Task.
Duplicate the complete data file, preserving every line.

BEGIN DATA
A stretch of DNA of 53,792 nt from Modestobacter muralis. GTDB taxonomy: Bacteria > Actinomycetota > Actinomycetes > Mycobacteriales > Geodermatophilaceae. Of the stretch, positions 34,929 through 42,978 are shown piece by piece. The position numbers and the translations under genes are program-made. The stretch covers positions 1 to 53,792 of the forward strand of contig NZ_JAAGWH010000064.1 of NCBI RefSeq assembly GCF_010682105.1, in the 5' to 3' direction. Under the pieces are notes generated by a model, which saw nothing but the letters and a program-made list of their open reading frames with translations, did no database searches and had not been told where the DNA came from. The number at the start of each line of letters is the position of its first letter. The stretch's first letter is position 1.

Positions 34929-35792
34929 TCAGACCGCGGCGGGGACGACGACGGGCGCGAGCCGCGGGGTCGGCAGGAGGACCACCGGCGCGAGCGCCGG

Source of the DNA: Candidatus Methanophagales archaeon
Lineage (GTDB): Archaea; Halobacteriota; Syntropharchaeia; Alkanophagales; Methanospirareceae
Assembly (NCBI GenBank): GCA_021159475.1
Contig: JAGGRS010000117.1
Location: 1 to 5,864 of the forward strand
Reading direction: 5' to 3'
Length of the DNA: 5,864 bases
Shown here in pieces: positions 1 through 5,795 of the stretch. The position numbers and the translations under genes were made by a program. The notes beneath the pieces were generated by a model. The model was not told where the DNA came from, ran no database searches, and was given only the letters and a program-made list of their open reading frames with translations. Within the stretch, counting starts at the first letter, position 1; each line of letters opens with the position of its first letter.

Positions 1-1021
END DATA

A stretch of DNA of 53,792 nt from Modestobacter muralis. GTDB taxonomy: Bacteria > Actinomycetota > Actinomycetes > Mycobacteriales > Geodermatophilaceae. Of the stretch, positions 34,929 through 42,978 are shown piece by piece. The position numbers and the translations under genes are program-made. The stretch covers positions 1 to 53,792 of the forward strand of contig NZ_JAAGWH010000064.1 of NCBI RefSeq assembly GCF_010682105.1, in the 5' to 3' direction. Under the pieces are notes generated by a model, which saw nothing but the letters and a program-made list of their open reading frames with translations, did no database searches and had not been told where the DNA came from. The number at the start of each line of letters is the position of its first letter. The stretch's first letter is position 1.

Positions 34929-35792
34929 TCAGACCGCGGCGGGGACGACGACGGGCGCGAGCCGCGGGGTCGGCAGGAGGACCACCGGCGCGAGCGCCGG

Source of the DNA: Candidatus Methanophagales archaeon
Lineage (GTDB): Archaea; Halobacteriota; Syntropharchaeia; Alkanophagales; Methanospirareceae
Assembly (NCBI GenBank): GCA_021159475.1
Contig: JAGGRS010000117.1
Location: 1 to 5,864 of the forward strand
Reading direction: 5' to 3'
Length of the DNA: 5,864 bases
Shown here in pieces: positions 1 through 5,795 of the stretch. The position numbers and the translations under genes were made by a program. The notes beneath the pieces were generated by a model. The model was not told where the DNA came from, ran no database searches, and was given only the letters and a program-made list of their open reading frames with translations. Within the stretch, counting starts at the first letter, position 1; each line of letters opens with the position of its first letter.

Positions 1-1021